The Great Arms Race For Security
Since its infancy in the early seventies when the first computer virus was created, the malware and anti-malware business has grown into multi-billion dollar industries. No longer are script kiddies creating malware for notoriety, instead the malware industry is run by organized criminals who invest time and money in new technologies and methods to compromise systems for profit.
The evolution of malware is the driver for the progress of security. Malware propagation has gone from floppy disks, to email attachments, and on to remote exploits of vulnerabilities. Malicious software itself has become more sophisticated by using kernel-level code to hide as rootkits, effectively moving down the stack. The result: an ‘arms race’ between organized criminals and security vendors. Each party reacts to changes in the industry to gain the upper hand. Take for example the growth in broadband adoption since the early 2000’s. As broadband adoption grew so too did the number of endpoints in botnets.
Security vendors process in excess of 4 billion requests per day to stop malware from propagating. However, the basic fundamentals of security have not changed in over 20 years. Malware takes advantage of exploiting vulnerabilities in operating systems and applications that run in them. The key point is that security solutions are implemented to stop malware within an operating system; however there is no such thing as a full-proof system. Security solutions operate within the confines of an operating system privilege structure. When attempting to inspect the system it is impossible to guarantee the integrity of the execution space of the security software running in the same execution space as malware. Therefore, beyond the question of whether or not a system has been compromised, it is a matter of what has not been found. With this in mind, the challenge for the security industry is to make the cost of attack so expensive that organized criminals choose different easier methods – for example basic social engineering techniques like a 451 scam.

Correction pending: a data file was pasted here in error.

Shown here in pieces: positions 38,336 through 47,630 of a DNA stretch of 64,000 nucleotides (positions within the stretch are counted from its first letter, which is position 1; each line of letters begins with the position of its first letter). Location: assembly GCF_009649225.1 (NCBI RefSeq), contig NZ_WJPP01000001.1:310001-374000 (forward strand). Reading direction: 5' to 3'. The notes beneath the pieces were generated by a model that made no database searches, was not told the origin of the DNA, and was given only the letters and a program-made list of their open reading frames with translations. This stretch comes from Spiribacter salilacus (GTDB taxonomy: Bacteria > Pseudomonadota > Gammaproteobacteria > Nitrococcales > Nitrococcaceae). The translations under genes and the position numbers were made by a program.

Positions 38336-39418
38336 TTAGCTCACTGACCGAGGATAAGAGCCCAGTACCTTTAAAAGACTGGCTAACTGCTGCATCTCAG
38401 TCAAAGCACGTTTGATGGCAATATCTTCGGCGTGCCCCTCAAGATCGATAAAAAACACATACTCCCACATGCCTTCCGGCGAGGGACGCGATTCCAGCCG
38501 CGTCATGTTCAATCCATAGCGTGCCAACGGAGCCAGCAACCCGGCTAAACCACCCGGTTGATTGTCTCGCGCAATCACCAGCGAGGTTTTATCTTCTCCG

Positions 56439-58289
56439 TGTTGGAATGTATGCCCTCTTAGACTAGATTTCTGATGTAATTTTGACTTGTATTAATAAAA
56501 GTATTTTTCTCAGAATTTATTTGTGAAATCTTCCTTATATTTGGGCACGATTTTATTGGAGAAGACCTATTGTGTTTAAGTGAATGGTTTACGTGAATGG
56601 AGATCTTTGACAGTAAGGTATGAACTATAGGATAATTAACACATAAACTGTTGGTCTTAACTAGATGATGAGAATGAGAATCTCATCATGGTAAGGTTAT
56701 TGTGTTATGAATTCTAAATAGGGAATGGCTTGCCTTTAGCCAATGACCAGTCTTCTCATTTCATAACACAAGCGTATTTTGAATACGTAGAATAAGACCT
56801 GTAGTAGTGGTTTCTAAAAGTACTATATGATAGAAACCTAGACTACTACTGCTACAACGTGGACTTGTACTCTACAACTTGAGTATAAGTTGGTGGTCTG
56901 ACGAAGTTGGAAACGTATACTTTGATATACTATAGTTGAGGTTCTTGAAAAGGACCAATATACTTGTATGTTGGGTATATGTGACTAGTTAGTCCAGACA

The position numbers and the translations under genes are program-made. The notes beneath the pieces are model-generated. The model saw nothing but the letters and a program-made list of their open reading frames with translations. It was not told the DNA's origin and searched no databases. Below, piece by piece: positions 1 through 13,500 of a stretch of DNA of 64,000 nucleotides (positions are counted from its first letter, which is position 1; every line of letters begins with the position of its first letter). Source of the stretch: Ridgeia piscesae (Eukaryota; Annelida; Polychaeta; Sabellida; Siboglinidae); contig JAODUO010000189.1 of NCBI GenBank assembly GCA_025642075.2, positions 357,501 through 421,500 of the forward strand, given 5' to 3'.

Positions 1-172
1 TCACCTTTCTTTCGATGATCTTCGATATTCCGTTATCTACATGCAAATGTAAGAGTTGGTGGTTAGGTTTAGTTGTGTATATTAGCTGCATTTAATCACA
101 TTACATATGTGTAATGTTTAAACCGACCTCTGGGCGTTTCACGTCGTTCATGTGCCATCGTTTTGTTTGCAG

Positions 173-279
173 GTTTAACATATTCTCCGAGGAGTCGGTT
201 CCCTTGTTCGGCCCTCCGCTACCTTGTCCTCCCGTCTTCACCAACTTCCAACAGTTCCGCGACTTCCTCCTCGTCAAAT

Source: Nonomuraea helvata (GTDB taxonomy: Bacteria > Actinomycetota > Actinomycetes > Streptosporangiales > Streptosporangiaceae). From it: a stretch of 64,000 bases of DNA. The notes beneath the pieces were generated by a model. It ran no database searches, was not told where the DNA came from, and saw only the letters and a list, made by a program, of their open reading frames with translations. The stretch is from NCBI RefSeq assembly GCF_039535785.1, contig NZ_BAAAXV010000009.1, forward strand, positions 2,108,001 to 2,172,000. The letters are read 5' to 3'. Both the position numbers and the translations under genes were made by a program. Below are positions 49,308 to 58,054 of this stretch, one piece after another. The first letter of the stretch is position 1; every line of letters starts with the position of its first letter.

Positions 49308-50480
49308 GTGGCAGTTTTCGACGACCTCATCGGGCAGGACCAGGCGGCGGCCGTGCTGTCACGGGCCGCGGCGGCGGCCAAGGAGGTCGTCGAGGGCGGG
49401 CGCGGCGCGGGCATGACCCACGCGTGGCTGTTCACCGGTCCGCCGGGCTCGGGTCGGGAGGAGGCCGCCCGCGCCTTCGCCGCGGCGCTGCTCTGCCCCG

Just as the rise of the Internet provided new opportunities for attackers, so too has virtualization and cloud technologies provided both security experts and attackers with new opportunities. With cloud computing the security challenge is even further exacerbated simply because end-users do not have access to the underlying infrastructure. Understanding how changing the infrastructure beneath endpoints affects endpoint security is elemental for security strategies. With all the benefits that virtualization brings, there are also new risks. Side channel exploitation, where a virtual machine is attacked from a neighboring virtual machine via a vulnerability are possible. This is simply due to the fact that multiple virtual machines share the same hardware via the hypervisor. In the case of cloud computing where multi-tenancy is the norm, there is no assurance that the end-user controlling a neighboring virtual machine has malicious intentions or not.
Virtualization and cloud computing is changing the security industry, both from a technology standpoint and the way it is consumed. With the benefits of a pay-as-you-grow model that cloud computing offers, end-users are able to quickly deploy IT infrastructure that addresses the business need without a large capital outlay. The security industry is evolving to meet this same licensing model requirements. However, even by meeting the needs of end-user license model requirements in the cloud; the challenge still remains the same. It is impossible to guarantee the integrity of the execution space of the security software running in the same execution space as threats.
With virtualization technology we now have the opportunity to exponentially raise the cost of attack on a system by gaining full visibility into the entire stack.
By utilizing hypervisor introspection technology it is possible to ensure the integrity of critical operating system areas, like the kernel for example. Through these introspective techniques threats are prevented from hiding or executing certain payloads within an operating system. Hypervisor introspection provides the security industry with the tooling to exponentially raise the cost of attack, by gaining full visibility into the execution space without operating in the same space that threats operate in. Similar to the movie “Minority report” where in the future criminals are arrested before they commit a crime, so too does virtualization technology enable security vendors to gain full visibility into systems and operate outside of the execution space that threats exist in.
By Gavin Hill